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Suspect questioned in fatal shooting of 6-month-old Jonylah Watkins

Jonylah Watkins

Jonylah Watkins

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Updated: June 28, 2013 6:42AM

A suspect was being questioned by Chicago Police on Sunday in the fatal shooting of 6-month-old Jonylah Watkins in March, a law enforcement source said.

The man was taken into custody Saturday and was being questioned by Area Central Detectives, the source said.

Jonylah was struck by a bullet on March 11 as she sat with her father in a minivan in the 6500 block of South Maryland. Her father, Jonathan Watkins, was shot three times.

Jonylah died of her injuries a day later, but her father survived. The suspected gunman being questioned on Sunday was targeting Jonathan Watkins, the source said.

Law enforcement sources said Sunday the shooting possibly was retaliation for a burglary in which a video-gaming device was among the items stolen. The sources said police questioning the suspect in Jonylah’s killing had contacted the felony review unit of the Cook County State’s Attorney’s office, a required step before charges can be filed.

The Rev. Corey Brooks said late Sunday that Jonylah’s parents have been cooperating with police to find their daughter’s killer, but he insisted investigators hadn’t disclosed whether a suspect was in custody or if charges were imminent.

“They have not discussed that with us,” Brooks said, standing outside his New Beginnings Church with Jonathan Watkins and his wife, Judy — who wore a pin bearing her daughter’s picture.

Neither would comment on the unsolved slaying, but Brooks hinted that a big break in the investigation may be coming.

“We believe that someone is going to be caught really soon,” said Brooks, who has acted as a spokesman and adviser for the family since the shooting.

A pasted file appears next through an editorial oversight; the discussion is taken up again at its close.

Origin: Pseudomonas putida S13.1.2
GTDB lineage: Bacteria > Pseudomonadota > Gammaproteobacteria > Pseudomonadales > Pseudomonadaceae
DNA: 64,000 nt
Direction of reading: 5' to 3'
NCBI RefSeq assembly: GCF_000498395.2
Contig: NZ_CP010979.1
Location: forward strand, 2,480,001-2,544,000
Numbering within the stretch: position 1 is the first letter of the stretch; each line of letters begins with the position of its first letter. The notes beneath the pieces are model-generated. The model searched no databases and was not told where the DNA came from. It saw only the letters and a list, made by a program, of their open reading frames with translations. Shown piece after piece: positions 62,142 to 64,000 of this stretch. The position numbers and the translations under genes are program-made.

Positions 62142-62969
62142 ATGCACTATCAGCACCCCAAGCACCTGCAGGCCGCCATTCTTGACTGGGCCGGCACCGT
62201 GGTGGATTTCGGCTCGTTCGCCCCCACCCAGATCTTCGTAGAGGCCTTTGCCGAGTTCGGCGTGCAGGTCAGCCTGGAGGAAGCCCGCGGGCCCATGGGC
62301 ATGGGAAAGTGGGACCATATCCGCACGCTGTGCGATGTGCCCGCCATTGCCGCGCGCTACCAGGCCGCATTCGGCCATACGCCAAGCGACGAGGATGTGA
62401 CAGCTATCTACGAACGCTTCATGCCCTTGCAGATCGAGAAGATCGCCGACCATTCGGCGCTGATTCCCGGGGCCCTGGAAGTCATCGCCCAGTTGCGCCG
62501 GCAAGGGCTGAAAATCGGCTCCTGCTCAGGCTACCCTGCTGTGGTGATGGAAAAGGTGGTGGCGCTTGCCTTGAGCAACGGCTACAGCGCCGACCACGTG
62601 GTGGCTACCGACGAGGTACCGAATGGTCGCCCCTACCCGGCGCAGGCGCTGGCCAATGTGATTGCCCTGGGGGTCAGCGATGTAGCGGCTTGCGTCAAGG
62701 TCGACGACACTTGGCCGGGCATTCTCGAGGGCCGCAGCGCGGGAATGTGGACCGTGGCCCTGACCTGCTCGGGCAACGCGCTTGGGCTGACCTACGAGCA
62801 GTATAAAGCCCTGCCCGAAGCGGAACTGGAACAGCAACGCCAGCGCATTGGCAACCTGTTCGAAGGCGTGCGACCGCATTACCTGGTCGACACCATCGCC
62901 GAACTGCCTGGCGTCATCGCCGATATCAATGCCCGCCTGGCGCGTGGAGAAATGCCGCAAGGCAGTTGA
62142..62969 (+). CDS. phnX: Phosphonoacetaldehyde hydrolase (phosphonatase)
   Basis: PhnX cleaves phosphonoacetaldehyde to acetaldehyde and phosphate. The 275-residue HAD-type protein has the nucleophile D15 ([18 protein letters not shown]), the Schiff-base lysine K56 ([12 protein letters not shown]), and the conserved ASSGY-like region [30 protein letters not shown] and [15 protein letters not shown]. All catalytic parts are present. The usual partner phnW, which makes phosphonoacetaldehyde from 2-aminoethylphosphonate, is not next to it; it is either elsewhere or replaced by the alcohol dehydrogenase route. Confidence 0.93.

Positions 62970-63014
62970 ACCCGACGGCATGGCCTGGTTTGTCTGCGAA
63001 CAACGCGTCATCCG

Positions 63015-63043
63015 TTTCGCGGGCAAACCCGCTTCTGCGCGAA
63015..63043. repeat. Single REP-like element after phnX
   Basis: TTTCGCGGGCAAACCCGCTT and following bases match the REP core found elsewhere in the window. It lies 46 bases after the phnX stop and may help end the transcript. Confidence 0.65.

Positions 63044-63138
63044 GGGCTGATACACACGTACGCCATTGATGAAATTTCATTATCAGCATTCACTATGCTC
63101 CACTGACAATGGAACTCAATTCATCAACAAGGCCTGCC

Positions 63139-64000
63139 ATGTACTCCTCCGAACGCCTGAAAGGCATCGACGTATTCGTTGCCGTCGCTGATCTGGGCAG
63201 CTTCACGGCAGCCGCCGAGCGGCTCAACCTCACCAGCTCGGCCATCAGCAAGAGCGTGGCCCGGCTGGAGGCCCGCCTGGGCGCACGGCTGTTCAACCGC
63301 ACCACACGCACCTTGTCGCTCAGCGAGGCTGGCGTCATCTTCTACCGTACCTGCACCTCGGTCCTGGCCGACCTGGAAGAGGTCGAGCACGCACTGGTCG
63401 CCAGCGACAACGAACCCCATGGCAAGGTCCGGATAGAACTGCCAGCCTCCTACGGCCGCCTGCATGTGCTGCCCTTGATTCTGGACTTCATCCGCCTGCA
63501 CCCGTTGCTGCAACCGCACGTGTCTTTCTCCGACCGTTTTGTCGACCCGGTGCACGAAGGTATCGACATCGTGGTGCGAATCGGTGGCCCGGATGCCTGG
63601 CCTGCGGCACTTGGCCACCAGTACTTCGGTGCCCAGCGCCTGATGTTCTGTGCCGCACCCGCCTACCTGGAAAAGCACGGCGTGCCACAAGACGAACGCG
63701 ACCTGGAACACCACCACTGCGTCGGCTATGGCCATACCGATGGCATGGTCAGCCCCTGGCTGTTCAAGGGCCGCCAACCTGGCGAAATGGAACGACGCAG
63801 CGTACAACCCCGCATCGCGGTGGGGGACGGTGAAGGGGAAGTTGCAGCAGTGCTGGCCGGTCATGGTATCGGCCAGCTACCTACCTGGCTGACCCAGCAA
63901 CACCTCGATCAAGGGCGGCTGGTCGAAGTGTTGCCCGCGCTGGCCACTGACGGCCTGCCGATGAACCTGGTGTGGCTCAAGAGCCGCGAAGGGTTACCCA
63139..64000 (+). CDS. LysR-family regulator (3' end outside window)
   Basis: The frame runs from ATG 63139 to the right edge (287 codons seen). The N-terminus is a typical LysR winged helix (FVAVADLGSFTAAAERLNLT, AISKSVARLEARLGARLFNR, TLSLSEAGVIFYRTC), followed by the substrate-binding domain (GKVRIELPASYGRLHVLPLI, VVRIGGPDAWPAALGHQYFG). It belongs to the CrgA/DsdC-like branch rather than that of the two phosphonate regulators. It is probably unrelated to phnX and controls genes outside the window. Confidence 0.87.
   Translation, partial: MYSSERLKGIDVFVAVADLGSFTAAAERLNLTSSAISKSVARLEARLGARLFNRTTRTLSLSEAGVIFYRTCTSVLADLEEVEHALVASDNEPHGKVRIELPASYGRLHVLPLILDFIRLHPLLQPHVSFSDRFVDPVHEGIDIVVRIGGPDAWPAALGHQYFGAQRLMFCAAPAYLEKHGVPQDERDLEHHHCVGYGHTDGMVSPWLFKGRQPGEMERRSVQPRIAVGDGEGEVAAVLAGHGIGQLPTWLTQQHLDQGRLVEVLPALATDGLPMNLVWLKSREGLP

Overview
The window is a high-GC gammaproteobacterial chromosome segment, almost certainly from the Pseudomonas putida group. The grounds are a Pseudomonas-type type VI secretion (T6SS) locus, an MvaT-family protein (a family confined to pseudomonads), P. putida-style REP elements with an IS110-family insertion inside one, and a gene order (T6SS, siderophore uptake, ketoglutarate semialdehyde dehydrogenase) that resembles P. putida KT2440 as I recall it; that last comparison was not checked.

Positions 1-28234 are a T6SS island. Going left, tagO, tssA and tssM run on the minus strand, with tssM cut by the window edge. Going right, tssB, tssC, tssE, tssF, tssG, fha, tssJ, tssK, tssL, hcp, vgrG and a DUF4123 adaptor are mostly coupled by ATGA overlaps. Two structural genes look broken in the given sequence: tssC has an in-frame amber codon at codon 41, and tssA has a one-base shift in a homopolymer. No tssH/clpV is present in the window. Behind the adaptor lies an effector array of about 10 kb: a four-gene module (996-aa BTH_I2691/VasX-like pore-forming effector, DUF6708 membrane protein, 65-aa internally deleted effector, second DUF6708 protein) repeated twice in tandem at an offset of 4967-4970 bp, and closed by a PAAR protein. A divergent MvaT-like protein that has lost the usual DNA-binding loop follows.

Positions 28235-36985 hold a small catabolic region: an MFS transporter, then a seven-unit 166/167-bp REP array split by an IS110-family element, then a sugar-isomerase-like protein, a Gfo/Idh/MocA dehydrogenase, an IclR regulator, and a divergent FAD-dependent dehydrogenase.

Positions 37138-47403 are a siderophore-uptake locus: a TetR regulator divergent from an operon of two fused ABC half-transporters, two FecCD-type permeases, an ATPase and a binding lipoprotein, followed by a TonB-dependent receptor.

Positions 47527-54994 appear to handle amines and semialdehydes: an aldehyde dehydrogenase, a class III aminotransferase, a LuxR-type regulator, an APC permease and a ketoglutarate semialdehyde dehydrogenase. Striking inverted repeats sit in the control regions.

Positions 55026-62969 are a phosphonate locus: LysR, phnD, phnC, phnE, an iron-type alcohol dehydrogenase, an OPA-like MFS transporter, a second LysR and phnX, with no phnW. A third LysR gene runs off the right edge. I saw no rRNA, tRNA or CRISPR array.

Jonathan Watkins hasn’t been asked by police to identify a possible gunman, Brooks said, adding that Watkins has been working with investigators to find his daughter’s killer.

“Jonathan has been very cooperative. He’s worked with the police diligently. He wants the person to be caught,” Brooks said.

He acknowledged that Watkins has a lengthy criminal history and said many people in the community were angry with him after the shooting. Brooks said he has seen a surge of support for Watkins, who he said is now working and trying to obtain his GED.

“So many people were against him,” Brooks said. “We’ve seen a lot of people get behind him.”

And he added: “I don’t know a person on this planet without a past.”

The shooting horrified Chicago and sparked renewed calls for a push to end gun violence in the city.

At her packed South Side funeral, her grandmother cried out in anguish as she pleaded for peace. “My neighbors of Chicago, what have thou done?” Mary Young told mourners. “You brought in the darkness, removed the sun. It’s now obvious the time has come when killing one another will no longer be tolerated by anyone.”

While still hospitalized after the shootings in March, Jonylah’s father told the Chicago Sun-Times in a brief telephone interview that he didn’t know who shot him and his daughter, though police said initially that he appeared to be the intended target.

And he said he tried to help his little girl after the shooting.

“I was trying to help, I was trying to help, I was trying to help her,” Watkins said just after learning that Jonylah had died.

“They told me she didn’t make it,” he said, his voice cracking.

Just after the shooting in the Woodlawn neighborhood, Chicago Police Supt. Garry McCarthy said “there are very strong gang overtones to this event.”

Police sources said then that Jonathan Watkins was a gang member who had been arrested 30 times, including once in 2007 for illegal possession of a 9mm pistol, which he told police he was carrying for protection. He received a three-year prison term for that offense.

The attack happened as Watkins, who has two other children from a previous relationship, was sitting in a minivan with Jonylah. A gunman stepped out of a nearby gangway and opened fire, police said, striking Jonathan Watkins and his daughter.

The shooting attracted attention nationwide and sparked outrage that included Mayor Rahm Emanuel blasting the attack as “a senseless, despicable act of violence that is heartbreaking.”

Contribuing: Dan Rozek

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